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This main line of Ardens having thus become extinct, we have to go back some generations to find the younger branch that carried on the name. Simon, the second son of the Thomas Arden who died in 1563, brother of the William Arden who died 1546, and uncle of Edward Arden, who was executed 1583, seems to have been an important man in his own day. He was much trusted by his father and nephew, and was elected Sheriff of Warwickshire in 1569, when he bore as arms three cross crosslets fitchee, and a chief or. His first wife was Margaret; his second Christian, widow of Thomas Bond, of Ward End. In a catalogue of all the noblemen and gentlemen resident in Warwickshire, 1577-78, by Henry Ferrers, of Baddesley, is mentioned Edward Arden, of Park Hall, and Simon Arden, of Saltley, his uncle; and in the Subsidy for Warwickshire, 1581, he is mentioned as one of “those collecting, and not assessed themselves." During the first half of Elizabeth’s reign he purchased Longcroft, in the parish of Yoxall, Staffordshire, a property that had previously been in the family. In 18 Elizabeth (1576) he found one light horse for the royal service there, and paid to the Subsidy of 1590, 26d. for his lands at Yoxall, valued at L10. He seems, however, to have got into trouble in his old age. The draft of a petition of his (circa 1595-98) is preserved among the Longcroft papers, which is well worthy of being transcribed:

To the most honourable the Lord High Treasurer of England.

“The most humble petition of Simon Arden, of the age of 100 years or thereabouts, praying your good Lordship’s aid in his owld age against the great wrongs and oppressions offered by Edward Darcie, Esquire, one of the grooms of her Majestie’s Privy Chamber.

“As by the enclosed may plainlie apeare:

{The Pedigree. John Arden had issue Thomas.
{Thomas had issue William, Simon, George, Edward, Thomas.
{William had issue Edward & Francis.
{Edward had issue vivens Robert.

“The said John Arden did infeff John Kingsmel, Sergeant-at-Lawe, Sir Richard Empson, Sir Richard Knightley, Sir Robert Throgmorton, Knights, and others, of the manor of Crudworth, and other lands in the county of Warwick, to divers uses; the said Thomas, being seized in fee, granted to me, and his said other sons, dyvers several annuities, being all the patrimony he provided for the same his younger sons. The said Thomas did afterwards make other assurances to the said William. The said annuities were paid unto all the said younger sons during their lives, and unto me till the attainder of Edward Arden. By which means the premises came into the hands of her Majestie, in what time that the same remained in her hands, by your Honor’s order I was paid mine annuitie, being 20 marks by the year. And after that the same was granted to the said Edward Darcie, your Lordship did likewise very honorably apporcion how much thereof should be yearely paid unto me by the said Edward Darcie, and how much otherwise, according to which aporcionment the said Edward Darcy paid his part thereof unto me foure or five yeares, and about six yeares sithence denyd so to do, urging me with seutes in the Court of Requests, and in the Honourable Court of Exchequer Chamber, and at the Common Law. Also for the space of vi yeares now together seeking by this countenance to oppress me. The said Robert Arden payeth unto me the porción of the said annuity apointed by your Lordship’s order, or rather more thereof than he was charged with by your order, and I have desired but ye residew of Mr. Darcie. I have had judgment against him in the Common Place, he hath removed the record into the King’s Bench by writ of Error; so yt by injunction out of the Court of the Exchequer Chamber to entertain time and delay me til death hath wholy interred my ancient bodie already more than half in grave, knowing, Mors solvit omnia, by my death my cause wil be remeadiless.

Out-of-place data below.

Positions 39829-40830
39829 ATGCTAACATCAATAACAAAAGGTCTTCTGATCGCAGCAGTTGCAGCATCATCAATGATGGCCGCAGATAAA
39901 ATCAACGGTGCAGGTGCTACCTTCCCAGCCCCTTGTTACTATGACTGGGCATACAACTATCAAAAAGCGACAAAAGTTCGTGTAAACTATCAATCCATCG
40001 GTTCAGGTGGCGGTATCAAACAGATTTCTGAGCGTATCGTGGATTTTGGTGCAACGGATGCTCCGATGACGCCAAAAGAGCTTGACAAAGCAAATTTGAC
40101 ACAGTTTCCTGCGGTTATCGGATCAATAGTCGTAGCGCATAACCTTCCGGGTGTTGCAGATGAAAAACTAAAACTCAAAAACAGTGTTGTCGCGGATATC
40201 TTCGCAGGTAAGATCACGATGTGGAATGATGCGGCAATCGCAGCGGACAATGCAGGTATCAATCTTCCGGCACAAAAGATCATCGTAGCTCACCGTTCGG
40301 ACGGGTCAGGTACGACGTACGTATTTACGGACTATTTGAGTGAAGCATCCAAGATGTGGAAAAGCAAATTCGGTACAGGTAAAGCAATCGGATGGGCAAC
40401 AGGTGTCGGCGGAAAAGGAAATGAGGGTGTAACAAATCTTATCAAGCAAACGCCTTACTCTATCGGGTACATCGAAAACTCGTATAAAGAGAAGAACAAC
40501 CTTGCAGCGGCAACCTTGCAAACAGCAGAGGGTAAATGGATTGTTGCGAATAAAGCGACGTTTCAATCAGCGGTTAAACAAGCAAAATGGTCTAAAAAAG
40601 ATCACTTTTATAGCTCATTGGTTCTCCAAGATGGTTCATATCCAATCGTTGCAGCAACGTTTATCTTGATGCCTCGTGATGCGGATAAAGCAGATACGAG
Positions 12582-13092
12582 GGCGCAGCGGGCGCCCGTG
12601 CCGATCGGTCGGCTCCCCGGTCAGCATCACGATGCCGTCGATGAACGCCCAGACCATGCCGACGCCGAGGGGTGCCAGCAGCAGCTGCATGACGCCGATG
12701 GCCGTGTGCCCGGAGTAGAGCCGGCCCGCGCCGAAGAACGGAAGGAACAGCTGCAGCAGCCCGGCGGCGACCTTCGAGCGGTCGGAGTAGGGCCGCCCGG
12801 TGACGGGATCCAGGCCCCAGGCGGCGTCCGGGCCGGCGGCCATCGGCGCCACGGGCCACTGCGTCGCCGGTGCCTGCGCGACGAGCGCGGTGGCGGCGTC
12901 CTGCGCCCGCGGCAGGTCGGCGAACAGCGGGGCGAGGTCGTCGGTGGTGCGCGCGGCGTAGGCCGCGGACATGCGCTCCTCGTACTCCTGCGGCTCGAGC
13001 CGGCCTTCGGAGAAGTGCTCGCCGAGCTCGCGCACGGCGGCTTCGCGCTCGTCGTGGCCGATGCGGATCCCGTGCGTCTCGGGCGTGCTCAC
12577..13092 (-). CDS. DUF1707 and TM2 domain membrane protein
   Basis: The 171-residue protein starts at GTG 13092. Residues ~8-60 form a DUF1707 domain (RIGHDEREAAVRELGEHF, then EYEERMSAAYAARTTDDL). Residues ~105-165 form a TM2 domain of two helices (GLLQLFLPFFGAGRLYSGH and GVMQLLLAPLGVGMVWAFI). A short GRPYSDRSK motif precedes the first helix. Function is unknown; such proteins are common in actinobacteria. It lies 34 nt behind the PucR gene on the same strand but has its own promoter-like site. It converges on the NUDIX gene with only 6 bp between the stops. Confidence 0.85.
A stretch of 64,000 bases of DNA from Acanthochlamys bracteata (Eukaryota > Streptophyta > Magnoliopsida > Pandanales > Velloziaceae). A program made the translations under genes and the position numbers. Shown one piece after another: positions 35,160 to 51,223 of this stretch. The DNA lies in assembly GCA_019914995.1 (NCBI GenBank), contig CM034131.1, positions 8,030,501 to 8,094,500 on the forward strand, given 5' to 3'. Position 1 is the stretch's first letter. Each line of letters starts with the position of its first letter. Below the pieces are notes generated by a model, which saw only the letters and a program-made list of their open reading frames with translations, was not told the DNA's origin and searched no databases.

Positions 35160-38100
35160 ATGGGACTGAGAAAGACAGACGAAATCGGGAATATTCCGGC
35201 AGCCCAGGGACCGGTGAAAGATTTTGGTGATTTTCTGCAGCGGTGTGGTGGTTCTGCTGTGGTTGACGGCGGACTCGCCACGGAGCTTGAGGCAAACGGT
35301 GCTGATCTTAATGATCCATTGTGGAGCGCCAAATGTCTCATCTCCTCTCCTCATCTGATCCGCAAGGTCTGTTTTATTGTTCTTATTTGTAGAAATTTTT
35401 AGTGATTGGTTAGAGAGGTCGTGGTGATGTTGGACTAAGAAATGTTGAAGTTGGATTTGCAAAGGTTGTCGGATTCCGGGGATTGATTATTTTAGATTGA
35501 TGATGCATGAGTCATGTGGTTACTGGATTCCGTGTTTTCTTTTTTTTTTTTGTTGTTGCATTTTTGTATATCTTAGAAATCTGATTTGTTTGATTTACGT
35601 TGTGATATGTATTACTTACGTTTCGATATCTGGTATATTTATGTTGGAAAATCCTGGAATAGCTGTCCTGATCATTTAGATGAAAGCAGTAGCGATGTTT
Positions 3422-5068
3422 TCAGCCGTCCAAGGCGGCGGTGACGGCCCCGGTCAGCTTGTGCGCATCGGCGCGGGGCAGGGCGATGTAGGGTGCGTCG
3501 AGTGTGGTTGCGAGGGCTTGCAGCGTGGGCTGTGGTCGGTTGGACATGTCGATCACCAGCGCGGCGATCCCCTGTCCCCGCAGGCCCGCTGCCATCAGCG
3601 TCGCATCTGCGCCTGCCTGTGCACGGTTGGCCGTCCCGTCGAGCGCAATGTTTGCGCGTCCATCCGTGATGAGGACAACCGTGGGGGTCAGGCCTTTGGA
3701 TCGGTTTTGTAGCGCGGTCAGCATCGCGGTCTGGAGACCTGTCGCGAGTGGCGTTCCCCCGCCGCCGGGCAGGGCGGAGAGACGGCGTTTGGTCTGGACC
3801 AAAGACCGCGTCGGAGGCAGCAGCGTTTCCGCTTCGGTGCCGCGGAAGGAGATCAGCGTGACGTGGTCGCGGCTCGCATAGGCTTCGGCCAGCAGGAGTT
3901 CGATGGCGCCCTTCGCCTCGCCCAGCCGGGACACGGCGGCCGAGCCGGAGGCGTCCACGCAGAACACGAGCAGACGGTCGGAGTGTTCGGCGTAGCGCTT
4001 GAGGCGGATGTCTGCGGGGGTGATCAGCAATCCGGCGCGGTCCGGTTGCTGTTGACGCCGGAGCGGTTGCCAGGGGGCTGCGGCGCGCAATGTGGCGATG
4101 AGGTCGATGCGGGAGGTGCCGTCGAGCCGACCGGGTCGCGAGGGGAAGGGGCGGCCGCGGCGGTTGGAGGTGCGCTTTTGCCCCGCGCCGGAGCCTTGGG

“Be therefore so much, my good Lord, as to take my cause into your own hands, and for God’s sake to end it. I protest mine adversary hath caused me to spend more then such an annuity is worth to purchase. Age wold have ease, which is expedición in causes of suit and molestacion, and expedición in justice is the most Honour that may be; which is no small part of your Honor’s comendacion. Almighty God long preserve you in all felicity, that this Realm of England may more and more long take profit of your most wise and grave counsels.”

Perhaps on his coming to Longcroft he found the old Arden arms there. Before the grant to his grand-uncle Robert there had been Ardens in Yoxall. Certain it is that after that date they appear in Longcroft Hall and in the parish church. The headship of the family fell to his heirs in 1643. Simon’s son Ambrose married Mary Wedgewood 1588, and died 1624. His son Humphrey married Jane Rowbotham at Marchington, December 1, 1630. Of his family, Henry married Catherine Harper, but died without children, November 26, 1676; John, of Wisbeach, married Anne, and died without heirs, April 2, 1709, aged 84; Humphrey, of Longcroft, who married the daughter of Lassel, and died January 31, 1705, aged 74. His daughters Elizabeth and Katharine died unmarried. His son Henry married Anne Alcock, and died 1728, aged 63. Humphrey’s son and heir, John, was born 1693, and died 1734, aged 40. He married, first, Anna Catherine Newton, and second, Anne, daughter of the Rev. John Spateman, Rector of Yoxall, 1730. He was High Sheriff of the County in 3 George II. His son, Henry Arden, of Longcroft, married Alethea, daughter of Robert Cotton, Esq., of Worcester, and died June 22, 1782. The full pedigree is given, and the monuments at Yoxall are described in Shaw’s “Staffordshire,” and in French’s “Shakespeareana Genealogica.” Descendants still survive in this country and the Colonies.